Polymer-grafting approach facilitates fabrication of surface-functionalized MOF nanosheets
(Nanowerk Spotlight) Researchers are exploring two-dimensional (2D) metal-organic frameworks (MOFs) – crystalline materials with incredibly thin, nanoscale thickness – for advanced applications in separation, catalysis, electronics and energy storage. But a major roadblock has endured. The innate material instability leaves these delicate structures aggregated and unusable.
Historically, the allure of 2D MOFs has been their unique combination of high structural versatility and ultra-thin planar morphology. This grants both incredible processability for industrial uses and also intricate control to tune the internal molecular transport pathways. However, past attempts to develop 2D MOF membranes for water purification or catalysts beds for clean energy production run into the same issue – the materials are too unstable in real-world operating environments.
The crucial challenge lies in the intrinsically high surface energy of 2D sheets, causing them to stack up into useless aggregates unless extremely high dispersant loads are used. But here the new polymer grafting concept provides a watershed moment. By decorating the MOF sheets with precisely anchored polymer chains, the researchers demonstrate full control over surface chemistry, structure and properties. No longer left to aggregate, the polymer-wrapped sheets maintain processability for constructing functional membranes and devices.
The study centers on grafting vinyl polymers – chains of repeating organic molecules – to nanosheets of ZnTCPP, a prototypical 2D metal-organic framework material comprising zinc atoms coordinated by organic linker molecules. But application of this concept promises to unlock the whole field of 2D MOF research previously hampered by poor stability.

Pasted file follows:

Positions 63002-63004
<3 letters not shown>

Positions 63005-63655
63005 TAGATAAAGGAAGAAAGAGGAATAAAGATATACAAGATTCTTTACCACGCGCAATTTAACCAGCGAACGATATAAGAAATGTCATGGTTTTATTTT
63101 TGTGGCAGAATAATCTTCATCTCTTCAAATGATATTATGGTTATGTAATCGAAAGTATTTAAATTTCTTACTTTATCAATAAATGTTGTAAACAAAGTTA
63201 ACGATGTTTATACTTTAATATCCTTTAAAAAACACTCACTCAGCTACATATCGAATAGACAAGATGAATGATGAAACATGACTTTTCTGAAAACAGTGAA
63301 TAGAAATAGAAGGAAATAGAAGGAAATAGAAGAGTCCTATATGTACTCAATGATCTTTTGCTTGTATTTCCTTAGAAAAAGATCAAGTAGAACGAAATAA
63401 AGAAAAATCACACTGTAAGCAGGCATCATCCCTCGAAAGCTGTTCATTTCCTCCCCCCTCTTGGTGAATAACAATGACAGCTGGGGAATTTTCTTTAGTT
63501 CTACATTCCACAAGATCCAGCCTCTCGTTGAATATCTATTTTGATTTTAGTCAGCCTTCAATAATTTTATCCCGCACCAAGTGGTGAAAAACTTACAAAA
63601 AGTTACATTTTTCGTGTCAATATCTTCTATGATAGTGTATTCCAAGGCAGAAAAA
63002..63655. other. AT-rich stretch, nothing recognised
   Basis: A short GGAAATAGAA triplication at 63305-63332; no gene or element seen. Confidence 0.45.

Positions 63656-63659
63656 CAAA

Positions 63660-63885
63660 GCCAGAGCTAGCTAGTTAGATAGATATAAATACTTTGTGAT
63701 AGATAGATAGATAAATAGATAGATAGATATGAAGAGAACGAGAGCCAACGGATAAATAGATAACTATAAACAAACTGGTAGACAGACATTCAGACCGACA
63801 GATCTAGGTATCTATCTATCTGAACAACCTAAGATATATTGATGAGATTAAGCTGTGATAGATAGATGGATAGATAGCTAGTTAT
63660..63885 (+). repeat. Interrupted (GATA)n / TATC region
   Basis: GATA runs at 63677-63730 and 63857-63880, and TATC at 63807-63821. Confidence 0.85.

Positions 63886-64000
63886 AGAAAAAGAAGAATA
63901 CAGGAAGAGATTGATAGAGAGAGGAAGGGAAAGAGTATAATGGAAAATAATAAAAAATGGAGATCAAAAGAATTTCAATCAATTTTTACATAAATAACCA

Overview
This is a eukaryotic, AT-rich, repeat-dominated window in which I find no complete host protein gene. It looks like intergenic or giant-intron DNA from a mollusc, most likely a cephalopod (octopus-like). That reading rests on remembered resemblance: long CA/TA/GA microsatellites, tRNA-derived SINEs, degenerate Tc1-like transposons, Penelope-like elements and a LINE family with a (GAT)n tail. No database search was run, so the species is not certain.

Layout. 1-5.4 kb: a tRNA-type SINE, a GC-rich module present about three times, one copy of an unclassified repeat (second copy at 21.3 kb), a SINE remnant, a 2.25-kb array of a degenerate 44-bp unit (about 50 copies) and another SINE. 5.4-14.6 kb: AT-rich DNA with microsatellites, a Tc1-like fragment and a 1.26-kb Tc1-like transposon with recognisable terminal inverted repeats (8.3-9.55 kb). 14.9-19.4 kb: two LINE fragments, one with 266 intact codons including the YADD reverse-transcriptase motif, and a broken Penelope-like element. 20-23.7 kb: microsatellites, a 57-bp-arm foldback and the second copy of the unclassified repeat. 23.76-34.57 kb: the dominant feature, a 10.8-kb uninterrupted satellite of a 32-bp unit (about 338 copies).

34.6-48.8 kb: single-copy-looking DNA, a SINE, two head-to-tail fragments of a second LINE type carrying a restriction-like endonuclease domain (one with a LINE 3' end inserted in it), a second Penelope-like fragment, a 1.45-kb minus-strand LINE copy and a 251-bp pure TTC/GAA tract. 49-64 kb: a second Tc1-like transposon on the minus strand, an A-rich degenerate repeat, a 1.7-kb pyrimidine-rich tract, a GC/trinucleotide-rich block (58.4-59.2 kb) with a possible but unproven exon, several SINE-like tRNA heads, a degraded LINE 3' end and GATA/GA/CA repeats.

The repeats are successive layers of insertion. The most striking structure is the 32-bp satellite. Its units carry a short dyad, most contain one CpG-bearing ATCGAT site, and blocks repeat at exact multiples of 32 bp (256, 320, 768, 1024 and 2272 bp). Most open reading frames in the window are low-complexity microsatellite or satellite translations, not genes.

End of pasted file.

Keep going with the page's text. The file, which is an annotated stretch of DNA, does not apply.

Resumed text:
The researchers incorporated specially designed "initiator" molecules into the ZnTCPP framework that allowed polymer chains to grow straight out from the nanosheet surfaces while leaving the internal crystalline structure intact. Adding styrene or fluorinated styrene monomers enabled growth of customizable polymer brushes out from the entire planar surfaces. Detailed analyses confirmed polymers with programmed length and composition were covalently tethered to the sheets by robust chemical anchoring sites.
So rather than aggregating into stacked piles, the 2D ZnTCPP crystals now exhibit free-floating individual nanosheets coated with stabilizing polymer layers. This nano-hybrid material merges the advantages of facile polymer processability and precise control over MOF pore structure pathways.
Demonstrating the potential of their approach, the team first grafted normal polystyrene chains to make organophilic ZnTCPP hybrid sheets. Dispersed effortlessly in solvents, their installed Zn-porphyrin active sites catalyzed chemical reactions under light irradiation – something impossible without polymer aid.
Next, grafting perfluorinated polystyrene chains created new superhydrophobic properties. Nanosheets floated perfectly on water without wetting. Stacked into a membrane, this allowed efficient filtering of emulsified oil/water mixtures 20 times over with zero loss of performance – a breakthrough for sustainable water purification.
The study provides a platform to construct 2D polymer-MOF hybrids with almost limitless tunable facets by selecting different polymers and MOFs. Patterned nanosheet films for selective gas separation and sensing could aid environmental protection and healthcare. Incorporating electrically conductive MOFs promises polymer-wrapped nanosheet anodes for smaller and safer lithium batteries in electric vehicles. Specifically functionalizing biological membranes also moves into sight for orchestrated drug transport and biosensing.
Commercial upscaling looks in easier reach without aggregation worries. After years stuck in the laboratory, unlocking stability and processability brings 2D metal-organic frameworks tantalizingly close to transforming sustainable large-scale technologies.